When conducting a site search, searching on the word 'mission' could also return: admission, commission, and submission. The complication had to be worked with, and was particularly troublesome at sites where the search engine would not necessarily accept the inclusion of a space before the word 'mission'. Other differences relate to the rules for entering a phrase into the search engine phrase window. Thus, in lieu of a statement of search rules, any one of the following would be used: mission statement (i.e., merely two words); "mission statement" (in quotes), 'mission statement' (in apostrophes), mission AND statement (Boolean search); and (mission statement) in parenthesis.

If a mission statement, or a version of a mission statement, could not be found, an e-mail would be sent to either a Webmaster or an information officer for the organization, asking for a URL that pointed to a mission statement. If a dean's message noted the existence of a mission statement, a note would often be sent to the dean.

In one or two instances, a site's search engine would reveal the presence of a mission statement, but the statement would only be available to members of the organization. Where it appeared that two distinct versions of a mission statement were available at a given Web site, again, a note would be sent to someone in the organization, seeking a clarification.

The vagaries of defining a mission statement required a studied judgment, where ever a decision had to be made, as to which paragraphs of a given statement were merely history or value statements, or as to which statements had no apparent relationship to directions or objectives. For that matter, some Web sites presented information in a format that did not rely on standard structures for either sentences or paragraphs, but favored concerns with issues of site design, relative to the Web site.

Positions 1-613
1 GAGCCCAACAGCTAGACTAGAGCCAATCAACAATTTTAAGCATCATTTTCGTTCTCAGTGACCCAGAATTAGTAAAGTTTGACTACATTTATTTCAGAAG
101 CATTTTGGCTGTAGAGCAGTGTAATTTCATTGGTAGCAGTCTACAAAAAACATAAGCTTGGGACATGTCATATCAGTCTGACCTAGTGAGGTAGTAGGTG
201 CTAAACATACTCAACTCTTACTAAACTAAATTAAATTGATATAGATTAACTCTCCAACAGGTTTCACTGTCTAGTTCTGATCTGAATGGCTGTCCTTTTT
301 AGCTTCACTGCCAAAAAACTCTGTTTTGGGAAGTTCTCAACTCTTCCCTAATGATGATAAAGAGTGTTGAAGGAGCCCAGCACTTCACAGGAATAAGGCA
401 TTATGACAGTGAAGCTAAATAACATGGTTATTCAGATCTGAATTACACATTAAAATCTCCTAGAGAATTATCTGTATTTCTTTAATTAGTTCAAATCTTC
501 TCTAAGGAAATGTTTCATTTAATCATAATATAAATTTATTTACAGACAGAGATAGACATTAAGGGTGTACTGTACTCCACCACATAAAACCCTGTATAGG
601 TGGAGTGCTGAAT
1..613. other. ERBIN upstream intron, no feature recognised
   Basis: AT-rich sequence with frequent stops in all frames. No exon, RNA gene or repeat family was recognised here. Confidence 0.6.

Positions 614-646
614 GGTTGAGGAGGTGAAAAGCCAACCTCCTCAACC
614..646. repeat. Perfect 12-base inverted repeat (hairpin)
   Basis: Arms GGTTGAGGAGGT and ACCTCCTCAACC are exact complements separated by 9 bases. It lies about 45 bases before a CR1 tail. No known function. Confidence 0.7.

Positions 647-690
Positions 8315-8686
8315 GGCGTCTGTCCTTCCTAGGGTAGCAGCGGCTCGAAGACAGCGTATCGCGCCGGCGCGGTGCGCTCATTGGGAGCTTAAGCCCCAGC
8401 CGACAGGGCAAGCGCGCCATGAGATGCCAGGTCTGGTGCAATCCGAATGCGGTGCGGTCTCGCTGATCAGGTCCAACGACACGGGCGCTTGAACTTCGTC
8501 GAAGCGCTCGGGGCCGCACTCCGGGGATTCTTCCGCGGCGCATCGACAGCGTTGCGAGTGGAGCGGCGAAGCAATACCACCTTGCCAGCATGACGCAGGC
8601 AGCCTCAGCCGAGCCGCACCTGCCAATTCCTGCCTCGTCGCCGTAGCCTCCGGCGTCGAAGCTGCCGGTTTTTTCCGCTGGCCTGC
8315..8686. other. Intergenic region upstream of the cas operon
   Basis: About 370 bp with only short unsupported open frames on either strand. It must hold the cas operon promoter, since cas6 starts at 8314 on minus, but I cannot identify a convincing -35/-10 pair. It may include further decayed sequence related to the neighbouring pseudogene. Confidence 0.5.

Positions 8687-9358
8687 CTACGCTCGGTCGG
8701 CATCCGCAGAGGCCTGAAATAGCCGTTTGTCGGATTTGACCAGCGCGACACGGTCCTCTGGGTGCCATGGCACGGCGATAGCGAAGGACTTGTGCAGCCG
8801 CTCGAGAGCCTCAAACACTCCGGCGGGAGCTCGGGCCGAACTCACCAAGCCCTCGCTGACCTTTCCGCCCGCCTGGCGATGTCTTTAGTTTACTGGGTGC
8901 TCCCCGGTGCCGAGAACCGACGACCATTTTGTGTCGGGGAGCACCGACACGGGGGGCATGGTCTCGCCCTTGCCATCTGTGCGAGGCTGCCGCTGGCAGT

1. Google was selected because of both its well-ranked status and my familiarity with the program. In a search on the phrase "mission statement," it returned the most hits, when compared to several other sites. Of course, that does not necessarily represent a finding as to the quality, the viability, or the relevance of the hits. A ranking of Web search engines was provided by Barlow (2002). Additional information, may be found at both Notess (2001a) and Notess (2001b).

2. Numerous business strategy academic sites are on the Web, often being presented as Microsoft® PowerPoint® presentations, e.g.,, and

3. AACSB, 2002c, p. 11, M.5.

4. AACSB, 2002c, p. 11, M.2.

5. AACSB, 2002c, p. 3.

6. Of the 50 schools in the Wall Street Journal survey, some did not have a publicly accessible mission statement online, or, in response to e-mail, were otherwise unable to provide access to their mission statement. Even for those that posted a mission statement, the focus of this study was on the segment of the statement that presented a mission or a discussion of the mission, per se, rather than on any mention of other elements, e.g., the number and quality of students; or the basic history of the school. Where more than one statement of a mission was found at a site, the explicit statement was favored over a less complete or less explicit statement.

7. The Wordlist routine, of the software program HAMLET for Windows© (Brier, 2002), was used to determine the frequency of words contained in a composite file of the text of thirty-two useable mission statements.

8. The software program Web2Text (Burke, 1999), an HTML to ASCII text converter, was used to convert Web pages to a text format. The Readability Statistics routine, of Microsoft® Word 97, SR-2, was used to compile the frequency and readability statistics.

The posted mission statements did not necessarily follow an essay format, so the measurement of certain mission statement elements was judgmental. As an example, a bulleted listing, in a mission statement, would usually be treated, by software, as if all items were part of one sentence, unless a period was used at the end of each item on the list. Often, the listing of items used incomplete sentences and, thus, in total, appeared to be part of one very long sentence, by text analysis software.